How to tell if an EPDM roof is wet.
EPDM (Ethylene Polypropylene Diene Monomer) is a synthetic rubber roofing surface, produced by Firestone, and if installed properly will last 15 - 20 years depending on the amount of direct sunshine it gets.
Key words: installed properly.
Like any product, if a roofing surface is not installed well or according to manufacturer instructions, it will experience problems, sometimes early on.
Known problems associated with improper installation, or age, with EPDM can include ponding (puddles) which develop because there is not a proper slope, improperly prepared under surface onto which the synthetic rubber is glued, bubbles, tears, poor flashing, and edges which do not adhere properly.
This corner was popped up on this recently replaced front porch roof.
It looks to have been like that for some time.
Obviously water can get underneath.
We have had a lot of rain lately, and it rained hard the night before this inspection.
In addition to this popped-up corner, there was evidence that ponding happens each time it rains. Wrinkles could also be seen, and felt, on the surface.
The pond (puddle) had evaporated by the time of the inspection, but its location was evident. It was clearly evident!
Waiting until after the sun had set and the roof surface was cooled in the shade, any residual moisture remaining under the surface of the roof will stay warmer for a longer period of time. It virtually shines through to the camera.
Looking at the digital image taken by the thermal camera on the left, the area where water sits over the surface during every rain storm is quite apparent. The wrinkles at the edge and into the material are also evident.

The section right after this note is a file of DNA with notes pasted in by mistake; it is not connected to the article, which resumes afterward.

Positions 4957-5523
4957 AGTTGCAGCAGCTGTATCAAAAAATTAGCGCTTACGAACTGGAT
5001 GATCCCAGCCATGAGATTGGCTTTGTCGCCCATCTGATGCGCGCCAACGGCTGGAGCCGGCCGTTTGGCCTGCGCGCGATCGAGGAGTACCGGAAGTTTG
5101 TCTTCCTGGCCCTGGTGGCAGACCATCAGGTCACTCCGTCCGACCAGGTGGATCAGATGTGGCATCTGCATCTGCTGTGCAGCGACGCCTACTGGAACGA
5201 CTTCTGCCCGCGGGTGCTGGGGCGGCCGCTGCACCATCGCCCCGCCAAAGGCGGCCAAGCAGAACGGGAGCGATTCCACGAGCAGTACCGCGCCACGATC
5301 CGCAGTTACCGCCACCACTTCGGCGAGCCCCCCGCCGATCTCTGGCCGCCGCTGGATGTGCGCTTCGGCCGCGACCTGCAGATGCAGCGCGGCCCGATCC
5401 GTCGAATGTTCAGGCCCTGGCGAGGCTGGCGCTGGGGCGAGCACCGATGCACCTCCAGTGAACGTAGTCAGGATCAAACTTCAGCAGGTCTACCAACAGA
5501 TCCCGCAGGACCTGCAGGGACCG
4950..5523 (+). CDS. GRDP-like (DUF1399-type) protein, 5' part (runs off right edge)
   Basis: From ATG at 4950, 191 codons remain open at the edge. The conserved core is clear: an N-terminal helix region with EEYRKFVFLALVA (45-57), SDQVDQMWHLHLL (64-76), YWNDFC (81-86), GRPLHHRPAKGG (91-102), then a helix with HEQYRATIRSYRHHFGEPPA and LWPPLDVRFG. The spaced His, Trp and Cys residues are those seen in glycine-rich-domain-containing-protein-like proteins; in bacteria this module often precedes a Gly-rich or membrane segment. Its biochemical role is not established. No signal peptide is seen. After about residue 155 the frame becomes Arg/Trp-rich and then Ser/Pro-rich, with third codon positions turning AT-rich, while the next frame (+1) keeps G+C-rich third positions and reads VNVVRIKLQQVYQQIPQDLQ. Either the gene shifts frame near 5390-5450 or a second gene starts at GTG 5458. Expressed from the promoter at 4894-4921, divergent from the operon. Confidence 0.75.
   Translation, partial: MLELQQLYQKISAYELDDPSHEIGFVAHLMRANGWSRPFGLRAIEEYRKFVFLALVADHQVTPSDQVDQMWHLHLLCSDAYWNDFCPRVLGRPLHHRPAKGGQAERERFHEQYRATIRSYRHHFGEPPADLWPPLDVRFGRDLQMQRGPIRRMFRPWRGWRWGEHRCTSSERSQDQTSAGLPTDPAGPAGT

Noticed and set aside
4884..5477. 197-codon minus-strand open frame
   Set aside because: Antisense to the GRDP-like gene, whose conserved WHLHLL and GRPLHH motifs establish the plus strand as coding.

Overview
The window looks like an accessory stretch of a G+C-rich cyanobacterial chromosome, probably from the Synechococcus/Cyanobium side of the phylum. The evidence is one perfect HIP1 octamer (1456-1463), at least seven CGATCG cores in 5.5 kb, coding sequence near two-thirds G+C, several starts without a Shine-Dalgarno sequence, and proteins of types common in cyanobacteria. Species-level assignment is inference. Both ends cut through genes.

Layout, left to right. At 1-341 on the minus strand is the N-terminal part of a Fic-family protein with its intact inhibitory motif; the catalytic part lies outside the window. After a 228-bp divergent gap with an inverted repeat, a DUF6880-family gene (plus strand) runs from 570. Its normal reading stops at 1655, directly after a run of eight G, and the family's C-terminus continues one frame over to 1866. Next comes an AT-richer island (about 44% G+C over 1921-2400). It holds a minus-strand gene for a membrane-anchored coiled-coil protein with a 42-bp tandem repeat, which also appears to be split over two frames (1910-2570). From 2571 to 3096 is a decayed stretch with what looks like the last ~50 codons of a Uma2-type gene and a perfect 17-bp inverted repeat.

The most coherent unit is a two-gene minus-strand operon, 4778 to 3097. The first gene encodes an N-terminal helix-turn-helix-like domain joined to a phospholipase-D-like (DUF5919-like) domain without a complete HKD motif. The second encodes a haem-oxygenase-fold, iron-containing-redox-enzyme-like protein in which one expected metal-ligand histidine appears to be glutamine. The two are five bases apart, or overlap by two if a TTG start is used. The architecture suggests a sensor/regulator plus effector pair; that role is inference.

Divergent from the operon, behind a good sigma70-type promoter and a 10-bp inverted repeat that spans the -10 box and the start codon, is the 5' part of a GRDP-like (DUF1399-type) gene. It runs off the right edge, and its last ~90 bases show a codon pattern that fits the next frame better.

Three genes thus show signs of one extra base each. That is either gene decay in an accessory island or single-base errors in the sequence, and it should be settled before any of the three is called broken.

Comparing the thermal image of that same location one can see the warmer spots, as indicated by the yellow and white areas, which has the same shape as the ponding areas on the left. That roof subsurface is wet!
Wetness leads to damage, and under an EPDM surface that damage cannot be seen.
When does it become manifest? After the damage has progressed enough that the roof sinks in, or collapses completely the subsequent repair is dramatically more expensive.
To catch it now, in the earlier stages, is much more cost effective!
My recommendation: thermal cameras, and thermal imaging, can reveal unseen problems during many inspections. Sometimes multiple problems! They can show problems with insulation, electrical connections, mechanical systems, moisture intrusion into the house, air intrusion and evaporative cooling. This home inspector has taken thermal images of all those things and revealed those problems to buyers before the purchase. That is information! The home inspector's job is to observe and report. A thermal image, when interpreted correctly, can provide definitive information, and demonstrate issues in ways that cannot be demonstrated any other way.